Food of the future: Fermented and sustainable
By Dr. Mary Ellen Sanders, ISAPP Executive Science Officer
An exciting research initiative at the crossroads of fermented foods and sustainable diets is underway. Funded by the EU and Switzerland, and coordinated by KU Leuven in Belgium, HealthFerm is a 4-year, 13.1 MM € project involving 23 partners from 10 countries. Prof. Christophe Courtin, KU Leuven, serves as the overall project coordinator.
HealthFerm seeks to understand how to transition toward more sustainable, healthy diets through leveraging fermented foods and technologies. Its overall aim is to understand the interaction between food fermentation microbiomes, fermented plant-based foods, the human gut microbiome and human health. Many information gaps will be addressed by the project, which is organized around six work projects that are designed to integrate basic research, intervention studies, fermentation technology, consumer behavior and communication strategies.
Scientific perspectives on fermented food is at the heart of HealthFerm. Fermented foods were defined in an ISAPP consensus paper as ‘foods made through desired microbial growth and enzymatic conversions of food components’. Predating ancient Egyptian society, fermented foods and beverages are thought to have originated over 8000 years ago, and today over 5000 varieties are enjoyed around the globe, contributing substantially to human nutrition. Fermented foods have many advantages over the raw materials from which they are made, including improved sensory characteristics, safety and stability as well as potential health benefits. How the live microbial components of fermented foods may drive the health benefits of fermented foods is an active area of research.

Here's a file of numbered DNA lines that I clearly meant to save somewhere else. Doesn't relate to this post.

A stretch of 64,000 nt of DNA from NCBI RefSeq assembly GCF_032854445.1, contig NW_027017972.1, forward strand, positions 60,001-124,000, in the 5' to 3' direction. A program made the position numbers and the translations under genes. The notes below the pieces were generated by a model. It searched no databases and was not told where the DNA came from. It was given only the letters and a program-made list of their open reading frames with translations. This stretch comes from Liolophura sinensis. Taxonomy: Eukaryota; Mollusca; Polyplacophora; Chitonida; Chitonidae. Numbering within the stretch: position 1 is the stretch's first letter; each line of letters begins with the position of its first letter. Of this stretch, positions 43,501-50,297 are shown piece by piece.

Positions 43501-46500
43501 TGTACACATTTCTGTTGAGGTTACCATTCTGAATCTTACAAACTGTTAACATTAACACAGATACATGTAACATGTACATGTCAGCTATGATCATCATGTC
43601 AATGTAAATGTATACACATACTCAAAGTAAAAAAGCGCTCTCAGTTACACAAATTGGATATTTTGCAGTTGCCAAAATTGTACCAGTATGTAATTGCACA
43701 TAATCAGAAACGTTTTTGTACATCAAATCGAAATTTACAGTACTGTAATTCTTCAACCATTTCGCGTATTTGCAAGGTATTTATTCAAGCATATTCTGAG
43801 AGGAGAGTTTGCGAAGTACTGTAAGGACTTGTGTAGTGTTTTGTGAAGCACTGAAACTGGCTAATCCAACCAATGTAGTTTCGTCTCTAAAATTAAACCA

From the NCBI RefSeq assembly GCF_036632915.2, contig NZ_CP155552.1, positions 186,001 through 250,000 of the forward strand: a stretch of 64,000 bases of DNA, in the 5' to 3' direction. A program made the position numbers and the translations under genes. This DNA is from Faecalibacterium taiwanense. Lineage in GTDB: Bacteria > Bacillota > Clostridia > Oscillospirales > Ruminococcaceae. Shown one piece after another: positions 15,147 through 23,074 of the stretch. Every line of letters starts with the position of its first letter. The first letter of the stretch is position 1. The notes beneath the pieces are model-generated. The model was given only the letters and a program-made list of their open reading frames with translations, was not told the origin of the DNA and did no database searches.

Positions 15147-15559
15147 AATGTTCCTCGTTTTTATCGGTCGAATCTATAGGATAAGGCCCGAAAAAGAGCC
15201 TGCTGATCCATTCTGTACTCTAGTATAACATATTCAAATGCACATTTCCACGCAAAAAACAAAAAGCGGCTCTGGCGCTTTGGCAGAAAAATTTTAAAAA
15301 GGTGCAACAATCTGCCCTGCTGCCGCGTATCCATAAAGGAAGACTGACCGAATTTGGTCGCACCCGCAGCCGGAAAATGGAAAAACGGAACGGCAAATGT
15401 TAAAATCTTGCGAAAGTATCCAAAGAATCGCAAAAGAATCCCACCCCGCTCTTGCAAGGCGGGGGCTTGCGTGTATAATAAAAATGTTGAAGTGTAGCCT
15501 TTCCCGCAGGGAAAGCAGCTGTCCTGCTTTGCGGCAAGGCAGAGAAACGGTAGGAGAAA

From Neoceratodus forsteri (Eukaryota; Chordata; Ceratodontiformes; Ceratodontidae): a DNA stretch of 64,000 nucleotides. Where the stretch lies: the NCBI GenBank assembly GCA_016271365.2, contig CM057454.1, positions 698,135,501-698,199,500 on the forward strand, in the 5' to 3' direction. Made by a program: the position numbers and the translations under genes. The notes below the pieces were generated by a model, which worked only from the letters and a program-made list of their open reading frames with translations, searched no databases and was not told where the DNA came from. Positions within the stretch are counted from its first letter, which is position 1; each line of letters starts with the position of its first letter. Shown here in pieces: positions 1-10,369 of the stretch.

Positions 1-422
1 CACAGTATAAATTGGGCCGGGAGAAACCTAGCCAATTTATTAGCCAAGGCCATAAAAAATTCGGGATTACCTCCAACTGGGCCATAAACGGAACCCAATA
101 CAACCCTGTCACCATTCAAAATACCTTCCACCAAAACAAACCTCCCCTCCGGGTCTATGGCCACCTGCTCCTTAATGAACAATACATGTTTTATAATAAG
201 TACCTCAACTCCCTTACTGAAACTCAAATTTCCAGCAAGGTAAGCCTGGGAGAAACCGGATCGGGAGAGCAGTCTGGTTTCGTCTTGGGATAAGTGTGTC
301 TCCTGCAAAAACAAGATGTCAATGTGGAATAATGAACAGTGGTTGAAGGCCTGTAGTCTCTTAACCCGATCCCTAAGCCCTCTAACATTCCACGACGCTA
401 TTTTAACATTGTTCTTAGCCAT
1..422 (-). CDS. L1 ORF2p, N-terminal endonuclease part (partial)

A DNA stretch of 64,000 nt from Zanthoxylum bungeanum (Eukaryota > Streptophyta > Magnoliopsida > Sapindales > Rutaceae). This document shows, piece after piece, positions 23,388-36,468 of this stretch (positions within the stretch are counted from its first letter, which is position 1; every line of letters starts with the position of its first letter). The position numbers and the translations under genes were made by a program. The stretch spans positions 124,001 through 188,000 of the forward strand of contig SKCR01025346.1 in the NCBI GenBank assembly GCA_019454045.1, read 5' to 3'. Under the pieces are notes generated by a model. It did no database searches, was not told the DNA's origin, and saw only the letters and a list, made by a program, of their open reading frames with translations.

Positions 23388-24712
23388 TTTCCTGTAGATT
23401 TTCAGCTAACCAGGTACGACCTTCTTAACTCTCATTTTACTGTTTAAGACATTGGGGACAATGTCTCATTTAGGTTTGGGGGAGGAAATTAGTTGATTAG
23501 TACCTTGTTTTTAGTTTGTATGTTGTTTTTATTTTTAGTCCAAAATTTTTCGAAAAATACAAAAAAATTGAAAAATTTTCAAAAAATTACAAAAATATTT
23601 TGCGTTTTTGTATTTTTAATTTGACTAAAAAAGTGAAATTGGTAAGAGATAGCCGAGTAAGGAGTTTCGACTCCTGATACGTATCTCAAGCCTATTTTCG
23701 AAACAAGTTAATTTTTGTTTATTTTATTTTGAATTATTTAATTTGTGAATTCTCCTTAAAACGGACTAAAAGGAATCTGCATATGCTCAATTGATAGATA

Prof. Courtin shares some of his thoughts about HealthFerm.
Why focus on fermentation as a means of attaining more sustainable diets?
Courtin: When considering a sustainable diet, we automatically look at replacing part of our animal-based foods with plant-based foods. But plant biomass is often less functional and more recalcitrant than animal-based materials. Look for example at the whipping behavior of egg proteins or the availability of iron. Getting more out of plant fiber through fermentation is also a point of attention. In short, we believe that fermentation can help us functionalize plant materials and make it more nutritious.
Fermented foods have been around a long time. Why do you think now is the time to leverage their benefits?
Courtin: Societies are increasingly interested in fermented foods for a large number of reasons. We want to leverage that. From a scientific point of view, state-of-the-art omics-technologies coupled with bioinformatics allow us to look in depth into food microbiomes better than ever before and use them in a targeted way to functionalize plant materials. In addition, they also allow performing human intervention trials and doing relevant analyses to understand if and how fermented foods can improve human health, focusing on the gut microbiome and cardiometabolic health.
Looking ahead, what is your greatest hope for the project?
Courtin: I hope we can come to a rational design of new fermentation processes and products for the crops we target (faba bean, yellow pea, wheat, oats), using microbial resources we mobilize in collaboration with citizens and companies through community science projects. I also hope we get clear results and mechanistic insights from the intervention trials on the effects of consuming fermented foods and diets.
ISAPP is represented on the HealthFerm Stakeholder Board, which convened its first meeting January 20, 2023.